When I read John Perrotto's speculation that Dave Littlefield was going to be fired at the end of the year and reported it here and here, I again allowed my emotions to cloud my reason. Dejan Kovacevic emphatically puts an end to any cause for optimism about the Pirates situation in an interview with Kevin McClatchy this morning.

Dejan's skepticism, clearly evident in the article, makes a line-by-line refutation of McClatchy's blather unnecessary. But I can't resist at least a few additional observations.
...anytime a sports executive goes so long without winning -- and, in Littlefield's case, the Pirates' record likely will have regressed each of the past four seasons by the time this one ends -- some doubt tends to be raised about whether the team will honor that contract in its entirety.
Yes, one would think.
McClatchy added that he is not satisfied with the outcome to date, though.
Well, that's a relief. A patient man, that McClatchy.
"Obviously, there's one piece that we have not accomplished, and that's to win. And Dave would tell you the same thing. His job is not done successfully until we win. But I think we're starting to see what I think is the framework we need to do that."
Whenever I hear the word "framework," my bullshit detector starts to beep. Dejan's seems to be beeping too, as he immediately examines the framework and finds it a bit rickety.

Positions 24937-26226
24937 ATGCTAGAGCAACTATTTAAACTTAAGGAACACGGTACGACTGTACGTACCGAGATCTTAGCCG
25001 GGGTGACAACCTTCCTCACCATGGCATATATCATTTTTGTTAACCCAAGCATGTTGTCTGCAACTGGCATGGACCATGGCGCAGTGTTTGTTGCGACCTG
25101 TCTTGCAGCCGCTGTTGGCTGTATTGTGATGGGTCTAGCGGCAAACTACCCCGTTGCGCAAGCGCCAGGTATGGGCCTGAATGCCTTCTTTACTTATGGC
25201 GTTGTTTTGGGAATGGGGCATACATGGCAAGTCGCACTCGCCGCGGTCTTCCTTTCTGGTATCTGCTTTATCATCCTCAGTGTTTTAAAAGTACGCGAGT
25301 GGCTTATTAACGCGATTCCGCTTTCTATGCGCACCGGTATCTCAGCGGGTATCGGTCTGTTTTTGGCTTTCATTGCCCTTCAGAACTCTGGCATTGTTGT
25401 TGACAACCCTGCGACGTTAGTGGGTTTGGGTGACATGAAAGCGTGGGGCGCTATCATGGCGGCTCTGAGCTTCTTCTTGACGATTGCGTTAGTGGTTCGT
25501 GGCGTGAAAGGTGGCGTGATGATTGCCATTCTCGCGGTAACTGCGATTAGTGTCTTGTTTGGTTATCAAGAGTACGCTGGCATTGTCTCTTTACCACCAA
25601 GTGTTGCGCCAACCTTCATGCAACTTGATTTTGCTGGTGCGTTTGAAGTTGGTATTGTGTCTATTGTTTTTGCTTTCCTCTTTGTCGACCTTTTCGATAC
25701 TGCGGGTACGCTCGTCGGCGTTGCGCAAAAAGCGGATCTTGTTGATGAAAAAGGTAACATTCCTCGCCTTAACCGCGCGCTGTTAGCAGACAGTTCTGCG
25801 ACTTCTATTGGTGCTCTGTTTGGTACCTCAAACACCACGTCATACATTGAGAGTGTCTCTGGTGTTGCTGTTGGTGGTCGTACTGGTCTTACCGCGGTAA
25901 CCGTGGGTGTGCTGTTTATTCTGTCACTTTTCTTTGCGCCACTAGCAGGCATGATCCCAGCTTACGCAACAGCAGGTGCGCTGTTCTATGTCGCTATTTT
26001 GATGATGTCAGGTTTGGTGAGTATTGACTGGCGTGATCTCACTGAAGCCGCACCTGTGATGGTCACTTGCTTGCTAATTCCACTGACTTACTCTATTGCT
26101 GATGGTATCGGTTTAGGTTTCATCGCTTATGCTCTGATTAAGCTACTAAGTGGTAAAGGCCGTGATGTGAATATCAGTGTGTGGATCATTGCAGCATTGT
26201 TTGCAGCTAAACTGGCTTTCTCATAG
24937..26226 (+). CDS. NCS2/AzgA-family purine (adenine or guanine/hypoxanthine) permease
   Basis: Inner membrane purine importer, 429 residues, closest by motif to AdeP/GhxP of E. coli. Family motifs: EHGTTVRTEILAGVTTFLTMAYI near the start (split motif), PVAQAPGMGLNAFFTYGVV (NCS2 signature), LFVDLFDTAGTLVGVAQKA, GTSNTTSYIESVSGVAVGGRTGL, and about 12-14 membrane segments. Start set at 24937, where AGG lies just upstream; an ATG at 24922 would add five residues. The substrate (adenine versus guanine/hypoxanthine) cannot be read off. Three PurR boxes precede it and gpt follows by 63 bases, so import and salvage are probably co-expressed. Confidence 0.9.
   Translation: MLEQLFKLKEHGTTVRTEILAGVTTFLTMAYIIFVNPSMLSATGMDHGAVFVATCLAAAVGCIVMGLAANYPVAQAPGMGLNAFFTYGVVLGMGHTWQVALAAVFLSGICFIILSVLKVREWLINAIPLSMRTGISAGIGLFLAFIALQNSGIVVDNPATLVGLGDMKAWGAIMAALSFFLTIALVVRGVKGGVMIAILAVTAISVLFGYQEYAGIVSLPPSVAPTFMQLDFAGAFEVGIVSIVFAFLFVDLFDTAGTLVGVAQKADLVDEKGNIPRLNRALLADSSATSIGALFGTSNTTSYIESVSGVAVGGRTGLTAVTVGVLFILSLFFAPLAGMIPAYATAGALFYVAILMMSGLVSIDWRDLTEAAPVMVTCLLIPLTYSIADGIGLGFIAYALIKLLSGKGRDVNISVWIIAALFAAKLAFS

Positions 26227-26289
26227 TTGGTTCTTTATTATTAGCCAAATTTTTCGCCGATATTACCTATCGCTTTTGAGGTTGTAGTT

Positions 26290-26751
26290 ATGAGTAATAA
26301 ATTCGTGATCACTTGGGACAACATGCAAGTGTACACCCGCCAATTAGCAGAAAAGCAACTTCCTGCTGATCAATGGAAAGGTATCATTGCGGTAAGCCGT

In addition to being the National League's worst team this season, the Pirates have a minor-league system nearly depleted of prospects at the top two levels, Class AAA Indianapolis and Class AA Altoona.
But of course, you know where this is going:
Littlefield's explanation has been that, because the Pirates have moved so many young players to the majors the past two years, a temporary void at those levels was inevitable. It is a view shared, apparently, by McClatchy.
That view simultaneously overvalues the young talent on the major league team, which does not appear to be strong enough to form the core of a winning team, and excuses Littlefield's staff for its desultory record in assessing talent, drafting, and developing players. But McClatchy shares that view not on its merits, but for a much simpler reason: 14 losing seasons are an insufficient motivator for change as long as the partnership is profitable. And it is.

The spinning and obfuscating will continue for another year, at least.

Saturday, September 02, 2006

Target practice

The Pirates are target practice for the Cardinals. Weaver hit Duffy tonight. Isn't it time a pitcher on the Pirates sent a message to Mr. LaRussa?

Wishful thinking

Suspending disbelief for a moment and accepting as an axiom that McClatchy and/or the Nuttings are unhappy with Littlefield for his off-season profligacy and are contemplating firing him, his failure to unload Burnitz and Randa before the August 30 deadline won't help his case.

Friday, September 01, 2006

Back from the Dead!

Yes, Mr. Randall Simon is back in the big leagues. His abilities aside, Simon was highly entertaining, and I confess to some residual fondness for the free-swinging sausage mauler.

Here's cause for hope for those so inclined: The Tigers were so bad in 2002, the year before we acquired Simon for the first time, that he was their team MVP for the season. And just look at them now! Ed Eagle, take note.

I also miss Josias Manzanillo and Mike Fetters. If you're going to lose, do it with some flair.